“People think it’s easy, you know? But it’s not,”Gutiérrez said. “This is a doctorate that seeks democracy.”
Araya said that group members must rely on each other to be prepared, which creates pressure – a factor no doubt heightened by the fact that all students have careers and families to juggle and can’t waste any precious discussion time.
Student Marisol Bonilla, who’d spent 14 years as a high school and college educator before entering the program and felt “tired of the routine,” said the discussions and readings, far from draining her of energy, have brought a new spirit to her career and life in general.
“It’s transformed me, revitalized me,” said Bonilla, whose focus within the program is on conversation as a path to learning.
The key to students’ success: bringing their personalities and experiences to the table. In the unique language of the program, outlined in Gutiérrez’s book “En Busca del Sentido” (“Searching for Sense”), this individual lens is referred to as a student’s “chifladura,” a word a Spanish-English dictionary defines as the state of being, well, off one’s rocker.
“How would you translate chifladura? Madness?” laughed Araya, who published his thesis, “El Camino del Socialismo Cuántico” (“The Path of Quantum Socialism”), as the result of his time in the program. In the book, Araya, who has served as a legislator, Cabinet minister and the Mayor of San José – his brother, Johnny Araya, is the current Mayor – outlines a new social order based on ethics.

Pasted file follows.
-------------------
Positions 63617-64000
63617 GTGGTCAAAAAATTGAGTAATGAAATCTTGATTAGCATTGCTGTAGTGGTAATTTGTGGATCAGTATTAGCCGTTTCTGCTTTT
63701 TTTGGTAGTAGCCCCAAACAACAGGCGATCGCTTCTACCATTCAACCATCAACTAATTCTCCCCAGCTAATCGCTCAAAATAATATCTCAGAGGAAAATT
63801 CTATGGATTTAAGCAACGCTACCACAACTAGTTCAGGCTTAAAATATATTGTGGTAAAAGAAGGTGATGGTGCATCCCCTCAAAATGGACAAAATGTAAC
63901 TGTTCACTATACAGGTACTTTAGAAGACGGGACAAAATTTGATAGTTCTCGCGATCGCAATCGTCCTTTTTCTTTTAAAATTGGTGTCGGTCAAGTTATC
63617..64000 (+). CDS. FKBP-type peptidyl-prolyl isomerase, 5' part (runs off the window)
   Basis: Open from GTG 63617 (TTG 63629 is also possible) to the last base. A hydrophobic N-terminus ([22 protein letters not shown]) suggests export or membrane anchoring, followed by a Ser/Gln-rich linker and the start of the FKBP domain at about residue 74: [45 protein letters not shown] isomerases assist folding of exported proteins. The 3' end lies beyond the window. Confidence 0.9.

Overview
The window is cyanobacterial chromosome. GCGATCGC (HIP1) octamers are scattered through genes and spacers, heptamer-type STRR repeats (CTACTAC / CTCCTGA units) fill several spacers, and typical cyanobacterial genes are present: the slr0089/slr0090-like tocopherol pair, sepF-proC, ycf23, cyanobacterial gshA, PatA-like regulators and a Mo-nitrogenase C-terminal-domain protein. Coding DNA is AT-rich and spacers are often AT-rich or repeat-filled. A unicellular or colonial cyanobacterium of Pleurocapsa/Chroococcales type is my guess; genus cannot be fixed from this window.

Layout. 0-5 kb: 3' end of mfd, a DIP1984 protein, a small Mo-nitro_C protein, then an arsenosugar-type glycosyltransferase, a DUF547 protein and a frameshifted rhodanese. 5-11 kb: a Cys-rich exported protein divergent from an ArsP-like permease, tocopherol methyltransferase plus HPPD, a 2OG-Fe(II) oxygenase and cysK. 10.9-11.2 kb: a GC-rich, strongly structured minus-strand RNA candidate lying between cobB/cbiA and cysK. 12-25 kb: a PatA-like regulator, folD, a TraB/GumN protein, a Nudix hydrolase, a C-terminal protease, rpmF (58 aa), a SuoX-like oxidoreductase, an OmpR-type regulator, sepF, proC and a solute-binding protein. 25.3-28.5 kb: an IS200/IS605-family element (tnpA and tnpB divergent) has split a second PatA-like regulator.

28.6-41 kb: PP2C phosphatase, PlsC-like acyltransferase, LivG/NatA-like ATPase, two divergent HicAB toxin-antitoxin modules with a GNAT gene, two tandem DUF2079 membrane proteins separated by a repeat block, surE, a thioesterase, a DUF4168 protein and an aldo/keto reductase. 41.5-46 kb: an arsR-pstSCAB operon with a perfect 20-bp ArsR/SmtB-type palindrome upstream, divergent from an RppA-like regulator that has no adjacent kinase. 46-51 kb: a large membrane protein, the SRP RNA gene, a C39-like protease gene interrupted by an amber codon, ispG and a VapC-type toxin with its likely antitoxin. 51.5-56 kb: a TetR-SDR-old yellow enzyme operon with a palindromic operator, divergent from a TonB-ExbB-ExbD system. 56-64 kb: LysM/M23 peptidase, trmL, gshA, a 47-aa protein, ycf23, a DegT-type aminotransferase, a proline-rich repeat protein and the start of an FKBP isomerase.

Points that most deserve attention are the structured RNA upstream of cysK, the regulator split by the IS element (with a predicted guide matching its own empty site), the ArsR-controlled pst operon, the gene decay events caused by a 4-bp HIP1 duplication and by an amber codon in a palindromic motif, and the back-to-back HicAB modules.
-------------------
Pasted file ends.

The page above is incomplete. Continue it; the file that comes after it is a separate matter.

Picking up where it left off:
Araya had been working on the book for several years when he joined the La Salle program after talking with Gutiérrez during a chance meeting on a plane. The program helped him bring the work to fruition, he said.
As a seasoned politician who saw the readings from the vantage point of his field, Araya is the kind of student the program seeks to attract, explained Gutiérrez, who added that he ensures educators make up no more than 25% of each class so the groups will have a mix of health-care experts, scientists and students from other fields.
Featured authors include Brazilian theologian Leonardo Boff, U.S. physicist Fritjof Capra, Italian biologist Humberto Matarana and others. One of the program’s goals is that graduate’s texts, such as Araya’s book, can become part of the reading list,Gutiérrez said.
Though students and authors represent a wide range of career paths and academic disciplines, a common theme of questioning the establishment runs throughout.
“In every field, this is present: a critique of the existing order,” said Gutiérrez, who once directed the La SalleHigh School next to the university.
His Web site, www.chifladura.com, provides links to similar programs in Guatemala, Honduras, Panama, Colombia, Brazil, Argentina and Chile, as well as Spain and Italy. Gutiérrez said some of these programs began at about the same time as the La SalleUniversity doctorate, while some, such as a Nicaraguan program that may begin in the near future, have been inspired by the Costa Rican alternative doctorate.
Bonilla said Gutiérrez’s model helps make doctoral studies accessible to busy professionals who wouldn’t otherwise be able to fit in such a challenge.
“Five or 10 years ago, only those who went to university and were sent to Europe could access a doctorate and that knowledge, but not ordinary professionals like me,” she said. “This opens the door.”
For more information on the program, visit chifladura.com or La SalleUniversity’s Web site, www.ulasalle.ac.cr.